(NOTE. David Eldridge’s Festen, an original Almeida production transferred to the West End, is a spare but engrossing dramatization of a film by Thomas Vinterberg and partners, set in a desert-like location and showing the sad, catastrophic breakdown of a family rendered helpless by a brutal, domineering father. Fix-Up, by Kwame Kwei-Armah, a play set in a bookstore in a city somewhere in the United Kingdom, details the agonizing plight of black Africans helpless to escape their circumstances. A revival of One Flew Over the Cuckoo’s Nest, by Dale Wasserman, proves itself still relevant despite the outlawing of frontal lobotomy, the subject of the dramatist’s penetrating examination. Originally produced in 1925 and here newly translated into English and directed by Declan Donnelan, Erdman’s The Mandate comes roaring back to life in this very funny comic satire about nostalgia over Czarist Russia.
In a RSC production of Shakespeare’s play here transferred to the West End, King Lear is portrayed by Corin Redgrave in a clear, well-paced mounting that ends up being palpably moving. The Irish playwright Marina Carr’s By the Bog of Cats captures a deeply affecting account of thwarted love and its tragic aftermath, in this intentional updating of the classic Medea story. Taking advantage of the Almeida’s new stage capabilities, including a proscenium-wide revolve with an inner ring, Simon Russell Beale brings his genius for deep, probing characterization to Shakespeare’s misguided tragic hero Macbeth, along with Emma Fielding as his Lady, in this stark and effective portrayal of a dangerously ambitious man who fatally misunderstands the world he lives in. The experience of witnessing a full-dress opera performed at Covent Garden, in this case Puccinni’s Turandot, is as much a part of the production as the opera itself, no matter where in this vast, beautifully appointed auditorium one ends up sitting.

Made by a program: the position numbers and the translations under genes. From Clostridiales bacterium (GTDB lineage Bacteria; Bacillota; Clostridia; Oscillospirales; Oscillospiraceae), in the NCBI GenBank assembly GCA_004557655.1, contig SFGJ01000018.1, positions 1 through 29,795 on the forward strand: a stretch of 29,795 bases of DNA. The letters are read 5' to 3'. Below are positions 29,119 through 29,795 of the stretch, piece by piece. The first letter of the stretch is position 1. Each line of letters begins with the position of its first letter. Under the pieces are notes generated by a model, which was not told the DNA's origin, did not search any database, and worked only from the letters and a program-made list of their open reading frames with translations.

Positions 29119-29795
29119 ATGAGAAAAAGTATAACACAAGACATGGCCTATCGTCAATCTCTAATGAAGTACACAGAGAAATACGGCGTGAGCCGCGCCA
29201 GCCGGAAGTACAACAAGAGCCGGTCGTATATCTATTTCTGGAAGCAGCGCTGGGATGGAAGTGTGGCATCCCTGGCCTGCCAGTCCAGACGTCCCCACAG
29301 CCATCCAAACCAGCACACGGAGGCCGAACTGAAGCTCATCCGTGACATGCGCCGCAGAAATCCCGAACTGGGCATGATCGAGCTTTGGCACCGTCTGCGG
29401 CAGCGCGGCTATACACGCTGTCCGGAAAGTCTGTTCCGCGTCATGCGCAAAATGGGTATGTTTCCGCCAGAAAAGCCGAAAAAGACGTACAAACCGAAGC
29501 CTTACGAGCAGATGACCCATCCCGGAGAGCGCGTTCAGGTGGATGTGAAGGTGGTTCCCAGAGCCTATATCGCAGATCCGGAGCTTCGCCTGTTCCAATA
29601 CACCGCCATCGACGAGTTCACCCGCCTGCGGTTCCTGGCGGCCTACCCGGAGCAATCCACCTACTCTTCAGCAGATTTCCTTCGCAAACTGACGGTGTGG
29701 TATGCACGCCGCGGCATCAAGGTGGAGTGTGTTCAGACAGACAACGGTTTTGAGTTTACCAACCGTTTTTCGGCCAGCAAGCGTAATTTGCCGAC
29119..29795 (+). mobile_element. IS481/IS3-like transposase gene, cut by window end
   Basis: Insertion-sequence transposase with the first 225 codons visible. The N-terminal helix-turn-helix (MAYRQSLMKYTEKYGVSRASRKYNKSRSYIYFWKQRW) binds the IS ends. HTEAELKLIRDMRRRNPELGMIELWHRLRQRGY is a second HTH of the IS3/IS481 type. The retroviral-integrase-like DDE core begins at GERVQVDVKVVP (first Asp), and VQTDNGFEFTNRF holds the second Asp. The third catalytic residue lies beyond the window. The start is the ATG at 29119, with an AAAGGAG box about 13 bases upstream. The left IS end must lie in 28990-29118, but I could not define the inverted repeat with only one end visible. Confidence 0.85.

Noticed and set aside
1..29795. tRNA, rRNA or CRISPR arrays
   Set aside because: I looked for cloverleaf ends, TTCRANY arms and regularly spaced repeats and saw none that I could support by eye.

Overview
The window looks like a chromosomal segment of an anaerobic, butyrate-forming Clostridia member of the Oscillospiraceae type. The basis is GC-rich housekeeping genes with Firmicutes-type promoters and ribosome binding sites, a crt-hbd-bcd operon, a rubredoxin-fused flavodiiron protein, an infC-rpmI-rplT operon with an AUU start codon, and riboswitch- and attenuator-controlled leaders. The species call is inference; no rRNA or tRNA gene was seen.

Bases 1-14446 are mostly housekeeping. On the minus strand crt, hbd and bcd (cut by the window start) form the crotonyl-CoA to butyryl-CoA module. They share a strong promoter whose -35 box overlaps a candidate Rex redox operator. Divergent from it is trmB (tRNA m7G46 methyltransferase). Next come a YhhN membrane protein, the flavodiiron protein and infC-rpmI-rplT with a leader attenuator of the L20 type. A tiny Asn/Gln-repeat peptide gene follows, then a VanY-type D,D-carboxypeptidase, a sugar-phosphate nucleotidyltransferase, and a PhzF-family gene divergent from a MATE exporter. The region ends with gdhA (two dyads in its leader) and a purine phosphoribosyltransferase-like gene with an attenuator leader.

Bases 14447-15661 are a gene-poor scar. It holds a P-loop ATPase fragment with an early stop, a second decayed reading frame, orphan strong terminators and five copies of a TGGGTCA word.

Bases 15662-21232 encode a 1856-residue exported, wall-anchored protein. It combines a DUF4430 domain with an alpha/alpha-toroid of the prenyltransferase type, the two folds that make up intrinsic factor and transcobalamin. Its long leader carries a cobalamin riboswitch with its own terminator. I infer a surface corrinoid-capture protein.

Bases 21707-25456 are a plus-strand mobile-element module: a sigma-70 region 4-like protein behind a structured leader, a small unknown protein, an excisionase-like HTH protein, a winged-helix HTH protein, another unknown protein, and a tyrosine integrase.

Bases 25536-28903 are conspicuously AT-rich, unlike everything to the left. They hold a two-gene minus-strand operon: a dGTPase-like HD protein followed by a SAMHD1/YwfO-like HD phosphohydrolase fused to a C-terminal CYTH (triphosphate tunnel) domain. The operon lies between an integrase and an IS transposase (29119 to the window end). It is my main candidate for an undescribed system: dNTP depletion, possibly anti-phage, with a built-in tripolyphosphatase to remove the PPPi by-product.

The three mimes that make up the group called Complicite are simultaneously gymnasts and actors, and in this National Theatre Lyttelton’s presentation, A Minute Too Late, identified as a work on the subject of death, they manage to keep the audience laughing uproariously, until almost the very end. The Coliseum, in St Martin’s Lane, home of the English National Opera, is host to the Chicago Lyric Opera’s deliciously good production of Gilbert and Sullivan’s The Pirates of Penzance, triumphantly at home in this, the largest theatre in the West End.)